1. Allegedly conceived during a New Year's Eve party on 31 December 1967 in Greenwich Village, New York City, the YOUTH INTERNATIONAL PARTY (YIP) has been referred to as "the first attempt to give social direction to the drug movement." The "founders" of YIP included: Jerry Clyde RUBIN, organizer and leader of numerous demonstrations opposing U.S. activities in Vietnam; Abbot [sic] Howard (Abbie) HOFFMAN, hippie leader at the 1967 Pentagon demonstration; Paul J. KRASSNER, editor of The Realist; Edward SANDERS, leader of "The Fugs," a rock group; Keith R. LAMPE; and, possibly, Stewart Edward ALBERT, active opponent of the Vietnam war.
2. The first published announcement of the formation of YIP appeared in a "throwaway" on a Liberation News Service letterhead as a 16 January 1968 press release datelined New York City, with HOFFMAN, RUBIN, KRASSNER, and SANDERS listed as founders. What the founders had in common was the use of LSD, other mind-expanding drugs, and marijuana. They considered themselves "revolutionary artists" devoted to the "politics of ectasy [sic]." RUBIN has described their politics as "wild in the streets." Both RUBIN and HOFFMAN glory in violent encounter with authority.
3. The YIP has no leaders, no elected officers, no formal structure, no members. It is not a real organization, but has been functioning as a sort of New Left coordinating group, utilizing the extensive underground press network to broadcast "its gospel of protest and ridicule of the establishment." RUBIN, HOFFMAN, and KRASSNER have been described as "non-leaders" who have given "credence" to YIP myths by "their prestige in the news media."
4. In early March 1968, an undated YIP announcement of "an international youth festival" in Chicago during the Democratic National Convention in August was distributed. In this, the YIP was referred to as "a new coalition of forces." The announcement urged the public to participate. At a news conference in Chicago on 25 March, spokesman for the New Left and anti-war groups announced a coalition to cooperate with the YIP on the August "love-in" in Chicago. Allen GINSBURG [sic] and Dr. Timothy LEARY had attended the weekend planning conference preceding this announcement as "YIP observers." The YIP then wrote Mayor Daley of Chicago requesting facilities in the parks for "thousands" of young Americans who would be coming to Chicago in August. RUBIN announced on 19 March YIP plans for offices in Chicago, Los Angeles, and San Francisco. At a May YIP meeting, HOFFMAN announced there was no YIP movement in Chicago and that the Blackstone Rangers had no interest in YIP plans.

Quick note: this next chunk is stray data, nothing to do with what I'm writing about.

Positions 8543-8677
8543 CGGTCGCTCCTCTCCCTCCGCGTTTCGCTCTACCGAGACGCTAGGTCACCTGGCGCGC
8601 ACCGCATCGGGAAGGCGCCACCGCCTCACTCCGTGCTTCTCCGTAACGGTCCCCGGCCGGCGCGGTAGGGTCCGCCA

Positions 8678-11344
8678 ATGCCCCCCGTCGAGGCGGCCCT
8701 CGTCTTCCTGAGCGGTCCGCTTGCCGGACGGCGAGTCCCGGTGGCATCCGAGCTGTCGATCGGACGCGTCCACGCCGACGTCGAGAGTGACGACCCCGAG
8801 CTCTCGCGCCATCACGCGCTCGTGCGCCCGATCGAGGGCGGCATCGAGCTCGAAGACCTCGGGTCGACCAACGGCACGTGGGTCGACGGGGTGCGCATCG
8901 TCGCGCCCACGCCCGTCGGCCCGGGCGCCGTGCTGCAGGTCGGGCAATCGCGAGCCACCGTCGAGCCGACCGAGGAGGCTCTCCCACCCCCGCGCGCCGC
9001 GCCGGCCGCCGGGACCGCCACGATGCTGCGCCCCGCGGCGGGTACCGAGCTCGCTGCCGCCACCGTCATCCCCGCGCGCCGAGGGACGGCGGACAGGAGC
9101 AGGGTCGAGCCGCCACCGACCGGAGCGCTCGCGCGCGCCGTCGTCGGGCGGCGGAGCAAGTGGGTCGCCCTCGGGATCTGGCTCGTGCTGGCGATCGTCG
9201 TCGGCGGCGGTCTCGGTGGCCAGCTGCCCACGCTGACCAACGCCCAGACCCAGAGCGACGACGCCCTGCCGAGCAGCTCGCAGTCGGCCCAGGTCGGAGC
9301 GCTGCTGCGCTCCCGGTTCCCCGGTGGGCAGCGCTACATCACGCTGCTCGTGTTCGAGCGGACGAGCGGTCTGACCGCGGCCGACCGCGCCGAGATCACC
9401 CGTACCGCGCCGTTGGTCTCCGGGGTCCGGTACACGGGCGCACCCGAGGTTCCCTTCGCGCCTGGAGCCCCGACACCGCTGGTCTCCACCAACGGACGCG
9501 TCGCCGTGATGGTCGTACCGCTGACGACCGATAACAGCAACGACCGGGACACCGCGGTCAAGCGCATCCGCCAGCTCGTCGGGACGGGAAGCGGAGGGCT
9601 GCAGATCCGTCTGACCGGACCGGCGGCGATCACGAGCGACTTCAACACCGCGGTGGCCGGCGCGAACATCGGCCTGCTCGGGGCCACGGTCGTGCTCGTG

5. On 14 April the YIP held a music festival in Central Park, New York City. On 29 April LAMPE stated at a press conference that the YIP could call up 700 people in a half hour to prevent police from removing striking students from Columbia University. On the evening of 24 May, some 100 hippies led by RUBIN and HOFFMAN harassed police in St. Marks Square.
6. Planning for the Chicago Confrontation continued during June and July. HOFFMAN was the main speaker at a 5 August meeting of Veterans and Reservists against the war in Vietnam. He said that about 1,000 would be "trained" and that the day when the Democratic candidate was nominated would be the "big day." He further stated that the YIP would be dissolved after the Convention as it had been conceived solely for the purpose of countering the Convention. On 10 July a YIP survival manual prepared by HOFFMAN was published in New York in 10,000 copies. The $1,000 for this project came from the Urban Task Force through the Judson Memorial Church.
7. A number of YIPPIES were arrested in connection with the disturbances in Chicago during the Democratic National Convention. HOFFMAN and RUBIN were indicted by the Federal Grand Jury in Chicago. Trial is scheduled in October 1969. RUBIN described Chicago as "a high speed, high intensity course in street insurrection."
8. After the Convention, RUBIN and HOFFMAN announced that the YIP would hold another "Festival of Life" in Washington on inauguration day, 20 January 1969. A group of YIPPIES participated in counter-inaugural activities, including the smashing of windows in stores, churches, banks, and other buildings, but they failed in their efforts to break up the inaugural parade.
9. On 13 February 1969, the YIP handled the mailing of several thousand Valentine greetings containing marijuana cigarettes.
10. The relationship between the YIP and Students for a Democratic Society (SDS) apparently has never been overly friendly. YIP leader HOFFMAN, in the 3 April 1969 issue of "The East Village Other" charged SDS national office with failure to support the YIP and asserted his own agreement with charges by Black Panther Julius LESTER that the SDS was racist. HOFFMAN asserted that the SDS claimed to be the "vanguard of the white revolution," but had no national officers in trouble with the U.S. Government. He further stated that the SDS goal was similar to that of Castro's Cuba, i.e., everything free. HOFFMAN concluded his article by commenting that his "attack" on SDS was undertaken with the hope of ironing out differences between the YIP and SDS.
11. As of July 1969, the YIP had virtually ceased to exist as a functioning organization.
--CIA report, 1969